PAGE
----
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Why Don’t We Even Look at the Regulation?

By Tom Yamachika, President

In this past legislative session, lawmakers saw fit to pass, and Gov. Ige signed into law, a pair of bills that require the State Auditor to periodically review the myriad tax exemptions, deductions and benefits that are on the books.  This legislation requires tax benefits to be reviewed every few years, provides criteria for the review, and asks the auditor to recommend legislative action (such as repeal) for tax benefit provisions that aren’t necessary or aren’t fulfilling their intended purpose.  It’s similar to legislation already in place for special funds, which the auditor is supposed to review every few years and recommend legislative action for special funds that aren’t necessary or aren’t fulfilling their purpose.

Both of these legislative review programs are similar to the “Hawaii Regulatory Licensing Reform Act,” Act 70 of 1977, passed 39 years ago.  Its policy objectives were, among other things, to regulate and license professions only where reasonably necessary to protect the health, safety, or welfare of consumers (as opposed to protecting the licensed industry); to avoid artificially increasing the costs of goods and services to the consumers; and to avoid unreasonably restricting entry into professions and vocations by all qualified persons.  The law listed a number of regulatory boards and commissions, which numbered 35 as of 1994, and were to be reviewed every five years or so and, if not re-authorized by the legislature, repealed.

The number of regulated professions mentioned in this law dropped to three as of the beginning of this year:  respiratory therapists, athletic trainers, and behavior analysts.  Periodic review for most of the others was eliminated by Act 279 of 1994.  A sunset evaluation was conducted for respiratory therapists this year, and the Legislature decided that they, like the other thirty or so professions dropped from the law, will be regulated permanently without ever needing to review the need for licensure again.  So the three professions whose regulation was subject to review are now down to two.  What once may have been a good and noble law has been thoroughly beaten up over the years.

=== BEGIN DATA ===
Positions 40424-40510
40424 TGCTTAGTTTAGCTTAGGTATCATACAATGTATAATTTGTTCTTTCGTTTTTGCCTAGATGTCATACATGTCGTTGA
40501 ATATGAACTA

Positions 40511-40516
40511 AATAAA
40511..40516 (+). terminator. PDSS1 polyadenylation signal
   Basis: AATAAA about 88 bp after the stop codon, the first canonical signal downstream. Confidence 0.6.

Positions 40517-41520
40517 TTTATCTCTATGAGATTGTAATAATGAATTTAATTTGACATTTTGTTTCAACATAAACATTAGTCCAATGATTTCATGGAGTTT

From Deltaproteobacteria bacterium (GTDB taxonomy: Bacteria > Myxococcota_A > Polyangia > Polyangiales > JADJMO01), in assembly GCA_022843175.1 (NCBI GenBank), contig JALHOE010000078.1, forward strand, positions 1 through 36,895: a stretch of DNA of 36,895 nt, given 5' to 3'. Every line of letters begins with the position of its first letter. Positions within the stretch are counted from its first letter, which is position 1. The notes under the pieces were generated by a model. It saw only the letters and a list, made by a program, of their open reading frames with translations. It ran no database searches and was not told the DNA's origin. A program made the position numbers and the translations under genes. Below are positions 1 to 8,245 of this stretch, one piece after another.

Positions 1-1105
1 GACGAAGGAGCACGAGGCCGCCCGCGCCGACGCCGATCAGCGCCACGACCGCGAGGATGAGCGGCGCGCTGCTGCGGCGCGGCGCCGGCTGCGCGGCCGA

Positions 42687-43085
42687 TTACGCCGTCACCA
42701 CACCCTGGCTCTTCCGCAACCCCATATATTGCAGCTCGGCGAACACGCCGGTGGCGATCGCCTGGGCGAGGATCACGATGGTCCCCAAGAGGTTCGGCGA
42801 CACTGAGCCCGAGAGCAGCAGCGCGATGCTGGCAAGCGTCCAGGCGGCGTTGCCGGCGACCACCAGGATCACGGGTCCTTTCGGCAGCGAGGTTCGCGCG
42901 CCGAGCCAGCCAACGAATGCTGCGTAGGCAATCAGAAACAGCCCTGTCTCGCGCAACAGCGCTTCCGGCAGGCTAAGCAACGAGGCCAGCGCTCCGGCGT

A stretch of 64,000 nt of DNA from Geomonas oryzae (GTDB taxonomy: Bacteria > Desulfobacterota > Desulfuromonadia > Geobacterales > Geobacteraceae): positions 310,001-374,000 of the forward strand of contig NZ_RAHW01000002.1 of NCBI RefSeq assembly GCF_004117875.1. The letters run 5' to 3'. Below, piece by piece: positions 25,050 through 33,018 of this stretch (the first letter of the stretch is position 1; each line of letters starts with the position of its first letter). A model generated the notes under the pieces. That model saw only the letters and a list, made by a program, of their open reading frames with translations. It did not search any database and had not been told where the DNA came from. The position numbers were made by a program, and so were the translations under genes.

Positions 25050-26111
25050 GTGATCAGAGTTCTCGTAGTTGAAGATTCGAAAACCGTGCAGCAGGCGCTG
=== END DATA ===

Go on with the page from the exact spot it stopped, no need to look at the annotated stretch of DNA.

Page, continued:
Why does this matter?  A 2012 study by the Institute for Justice has found that Hawaii has the most burdensome occupational licensing laws and is the sixth most extensively and onerously licensed State.  A 2016 study by the Cato Institute pegged Hawaii as being “one of the most ‘cronyist’ states, with occupational entry much more regulated than the national average according to multiple sources.”  An article by the Grassroot Institute of Hawaii shows us some very real concerns of people who want to be cosmetologists or contractors, and finds that they need to pay high fees and commit themselves to multiple years of training and experience before they can get their licenses.  This can and does drive up the prices charged by those who survive the process – the costs need to be recovered somehow – and the licensees understandably have no interest in making the process easier for potential competitors, so regulation tends to perpetuate itself whether or not it’s necessary to protect the public.

A July 2015 White House study questions the need for extensive regulation and licensure, cites research in several professions which show little effect on quality or public safety, and urges lawmakers to consider alternatives, such as titles and professional designations.  For example, lots of people can be accountants, but not everyone can call themselves a CPA, an Enrolled Agent, or a Certified Fraud Examiner.  People needing or wanting an accountant with a particular specialty or skill have traditionally used such titles to distinguish certain candidates from the rest of the pack.

In any event, it’s time to look again at professional licensing.  If it’s not necessary, or if there are viable alternatives, maybe we can get rid of it and trim back the associated government bureaucracy.

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